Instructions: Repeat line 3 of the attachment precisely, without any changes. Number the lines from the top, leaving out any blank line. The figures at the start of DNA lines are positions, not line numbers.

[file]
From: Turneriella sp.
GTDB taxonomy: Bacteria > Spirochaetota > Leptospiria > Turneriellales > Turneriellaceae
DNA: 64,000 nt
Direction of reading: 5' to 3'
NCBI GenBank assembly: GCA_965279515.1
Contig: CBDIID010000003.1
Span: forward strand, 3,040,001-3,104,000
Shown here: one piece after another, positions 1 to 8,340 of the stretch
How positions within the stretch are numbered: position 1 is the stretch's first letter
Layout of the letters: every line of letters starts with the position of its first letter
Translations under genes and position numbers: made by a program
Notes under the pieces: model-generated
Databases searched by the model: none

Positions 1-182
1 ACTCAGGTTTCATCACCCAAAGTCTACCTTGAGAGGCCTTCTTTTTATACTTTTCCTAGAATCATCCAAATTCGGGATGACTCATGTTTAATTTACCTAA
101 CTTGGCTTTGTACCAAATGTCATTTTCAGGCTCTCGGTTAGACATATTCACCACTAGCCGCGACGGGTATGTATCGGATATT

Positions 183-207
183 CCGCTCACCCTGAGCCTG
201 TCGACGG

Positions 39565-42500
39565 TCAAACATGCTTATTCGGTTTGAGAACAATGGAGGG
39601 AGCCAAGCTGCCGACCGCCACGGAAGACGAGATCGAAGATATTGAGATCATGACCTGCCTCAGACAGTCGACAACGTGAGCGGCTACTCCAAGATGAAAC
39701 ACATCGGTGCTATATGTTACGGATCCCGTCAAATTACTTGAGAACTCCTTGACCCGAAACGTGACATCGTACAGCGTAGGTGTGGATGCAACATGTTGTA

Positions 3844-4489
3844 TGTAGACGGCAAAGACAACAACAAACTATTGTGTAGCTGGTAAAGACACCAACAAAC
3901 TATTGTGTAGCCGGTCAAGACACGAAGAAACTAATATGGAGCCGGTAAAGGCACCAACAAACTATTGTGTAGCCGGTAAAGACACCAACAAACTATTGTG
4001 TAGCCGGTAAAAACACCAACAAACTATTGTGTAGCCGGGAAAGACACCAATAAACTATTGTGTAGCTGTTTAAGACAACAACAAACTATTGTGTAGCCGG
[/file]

DNA: 64,000 nt